Court-Appointed Special Advocates
I want to be clear up front that this is not a typical article. I have had as a policy to only provide product development process related content to my SVPG readers, and this is the first time in the 5 years I’ve been writing these articles that I’ve strayed from that. So I completely understand if you do not wish to read further. However, I’m hoping that people will give me a one-time pass on this one because it really is for a good cause, I don’t gain anything personally, and I promise I’m not asking anyone to contribute money.
For over 8 years now I have been a Court-Appointed Special Advocate (aka “Child Advocate”). Essentially this is a program to serve as a form of mentor for a youth in the foster care system. It’s a pretty amazing program in that it has a remarkably high rate of breaking the cycle of homelessness, incarceration, teen pregnancy, welfare and/or substance abuse that so often is the destiny of kids caught in the system.
The reason for this note is that I was giving a talk the other day to a group of product people invited from this newsletter, and it hit me that these people would be ideal role-models for these kids. So in the hope that some of you may be looking for a way to contribute personally in a meaningful way, but that can also fit with your busy professional schedule, I wanted to describe this program.
A while ago I wrote up the following description of the child advocate program because I couldn’t find a good summary anywhere else. It is intended to address the following questions:
• What is a Child Advocate?
• Does the program really make a difference?
• What kind of person makes a good advocate?
• What kind of time commitment is asked of me?
• What are my responsibilities?
• What about the kids – what are their circumstances and what ages?
• Do I get to choose which child I can be an advocate for?
• What types of issues can I expect to encounter?
• Who supports me if I need help?
• What is the training process?
The Child Dependency System
There are over half a million children in the US foster-care system, and are considered “dependents of the court.” There are many reasons that a child enters the system. There was probably child abuse or neglect involved, or one or both of his parents may have drug dependency problems and they’re either in treatment or incarcerated, or there may simply be no family members that are willing or able to care for the child. For whatever reason, when these kids enter “the system” they become the responsibility of the Juvenile Dependency Court. Note that this is completely separate from Juvenile Delinquency Court, which is where juvenile criminal issues are dealt with.
The child is assigned a social worker that manages the child’s case, in terms of investigating the circumstances behind the child’s removal, and finding a place for the child to live (maybe a group home, or a foster home, or a residential facility). Unfortunately, the social worker typically has a very large caseload, and it can be difficult for the social worker to stay on top of all the many details of the child’s life – school, friends, homework help, braces, health care, therapy, etc – in addition to investigating the situation with the immediate and extended family members, so that the social worker can decide whether to recommend that the child be returned to the parents, or moved to the home of another family member, or placed into a longer-term home such as a foster-family home or a group home.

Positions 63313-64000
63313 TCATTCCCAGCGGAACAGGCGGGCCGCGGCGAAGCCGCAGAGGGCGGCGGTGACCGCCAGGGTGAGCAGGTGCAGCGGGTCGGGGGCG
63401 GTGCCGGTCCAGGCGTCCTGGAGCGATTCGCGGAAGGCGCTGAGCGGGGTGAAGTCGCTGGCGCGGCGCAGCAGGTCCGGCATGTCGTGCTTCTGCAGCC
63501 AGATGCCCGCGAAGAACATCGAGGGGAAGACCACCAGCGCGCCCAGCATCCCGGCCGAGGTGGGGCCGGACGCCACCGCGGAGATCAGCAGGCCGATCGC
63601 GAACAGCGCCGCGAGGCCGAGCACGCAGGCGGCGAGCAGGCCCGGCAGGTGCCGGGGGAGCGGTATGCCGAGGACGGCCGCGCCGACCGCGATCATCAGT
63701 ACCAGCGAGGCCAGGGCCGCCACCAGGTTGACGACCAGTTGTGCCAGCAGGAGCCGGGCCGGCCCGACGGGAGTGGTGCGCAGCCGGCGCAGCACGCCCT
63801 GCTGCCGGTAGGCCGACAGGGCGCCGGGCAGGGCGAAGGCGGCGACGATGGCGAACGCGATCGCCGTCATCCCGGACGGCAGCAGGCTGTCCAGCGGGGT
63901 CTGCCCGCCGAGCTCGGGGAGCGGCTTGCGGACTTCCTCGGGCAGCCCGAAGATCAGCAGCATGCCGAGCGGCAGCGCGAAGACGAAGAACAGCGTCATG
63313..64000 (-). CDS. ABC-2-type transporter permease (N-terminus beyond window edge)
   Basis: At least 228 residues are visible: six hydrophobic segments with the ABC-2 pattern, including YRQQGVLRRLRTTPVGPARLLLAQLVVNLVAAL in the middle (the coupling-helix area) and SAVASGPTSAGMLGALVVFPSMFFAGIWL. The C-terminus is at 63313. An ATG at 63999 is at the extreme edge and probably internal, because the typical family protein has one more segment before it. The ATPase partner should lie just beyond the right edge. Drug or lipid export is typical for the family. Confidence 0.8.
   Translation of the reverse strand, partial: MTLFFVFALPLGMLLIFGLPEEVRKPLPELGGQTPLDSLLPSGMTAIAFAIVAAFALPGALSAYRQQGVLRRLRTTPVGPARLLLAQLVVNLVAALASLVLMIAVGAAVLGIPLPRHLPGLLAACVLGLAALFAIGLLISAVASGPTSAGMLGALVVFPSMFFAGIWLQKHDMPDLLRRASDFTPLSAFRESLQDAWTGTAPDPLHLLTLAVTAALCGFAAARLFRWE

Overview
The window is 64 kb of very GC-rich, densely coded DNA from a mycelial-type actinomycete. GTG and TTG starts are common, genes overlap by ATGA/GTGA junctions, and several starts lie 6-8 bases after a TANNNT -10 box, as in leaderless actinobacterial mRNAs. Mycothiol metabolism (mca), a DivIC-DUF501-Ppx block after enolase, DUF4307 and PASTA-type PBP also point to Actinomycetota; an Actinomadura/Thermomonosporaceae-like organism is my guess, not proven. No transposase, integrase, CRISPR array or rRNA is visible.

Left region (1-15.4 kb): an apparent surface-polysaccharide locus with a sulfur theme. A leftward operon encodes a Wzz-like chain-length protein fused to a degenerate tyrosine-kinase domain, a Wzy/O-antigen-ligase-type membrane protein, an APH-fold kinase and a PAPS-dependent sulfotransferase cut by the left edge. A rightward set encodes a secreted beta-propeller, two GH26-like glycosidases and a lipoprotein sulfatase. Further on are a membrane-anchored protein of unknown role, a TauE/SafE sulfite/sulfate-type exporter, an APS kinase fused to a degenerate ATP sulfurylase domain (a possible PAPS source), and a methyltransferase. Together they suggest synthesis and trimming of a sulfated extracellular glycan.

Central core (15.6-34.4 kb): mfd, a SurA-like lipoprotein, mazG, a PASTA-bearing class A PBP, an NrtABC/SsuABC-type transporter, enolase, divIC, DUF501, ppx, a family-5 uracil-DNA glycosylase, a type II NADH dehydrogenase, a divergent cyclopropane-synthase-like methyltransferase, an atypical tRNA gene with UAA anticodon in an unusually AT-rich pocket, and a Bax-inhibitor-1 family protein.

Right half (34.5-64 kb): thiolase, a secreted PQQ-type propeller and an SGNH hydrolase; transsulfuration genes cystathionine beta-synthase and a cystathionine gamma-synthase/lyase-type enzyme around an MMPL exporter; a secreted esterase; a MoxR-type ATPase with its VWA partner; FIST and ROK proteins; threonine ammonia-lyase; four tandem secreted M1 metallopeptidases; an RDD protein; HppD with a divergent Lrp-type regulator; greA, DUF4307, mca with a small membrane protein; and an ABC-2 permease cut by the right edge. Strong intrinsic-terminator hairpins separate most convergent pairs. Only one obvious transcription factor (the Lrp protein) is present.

The Child Advocate Program
In 1978, a Dependency Court Judge in Seattle was concerned about having to make critical decisions regarding the children under his protection without enough information as to the best interests of the child, so he conceived of the idea of having trained volunteers from the community assigned a single child to work with and provide detailed information and recommendations to the court. The volunteer would essentially be an agent of the court to watch out for the best interests of the child. That was the start of the “Court-Appointed Special Advocate” (CASA) program, nicknamed Child Advocates.
Today there are nearly 1000 CASA programs in communities nationwide, serving nearly 300,000 kids. The goal is to have an advocate representing every child in the system.
There are few programs in our country that have demonstrated the level of success that the child advocate program delivers. Simply put, the kids with an advocate do better across the board. They finish high school at a higher rate. They go to college at a higher rate. They are much more likely to stay out of the criminal system. They are less likely to end up homeless once they come of age. They are less likely to end up as a teen parent. And they are much less likely to go on to have children that enter the system.
The reason for the success is that kids with an advocate have an adult that is there to support them and represent their interests – in court to the judge, at school to their teachers, at home to their foster parents or group home staff, and in the system in general to the social workers.
For court hearings, the advocate writes up a short report that lists the issues facing the child and what the advocate’s recommendations are. The judge knows that in all likelihood, of the various sources of information that is presented to the judge (from social workers, lawyers, therapists and others) it is the child advocate that is focused exclusively on the interests of that one child, and consistently spends quality time with the child. It is for these reasons that the court values the advocate’s recommendations so highly.
The child advocate works with the social worker, attorney, therapist, teachers, foster-parents or staff, and family members to understand the child’s needs and pursue the child’s interests.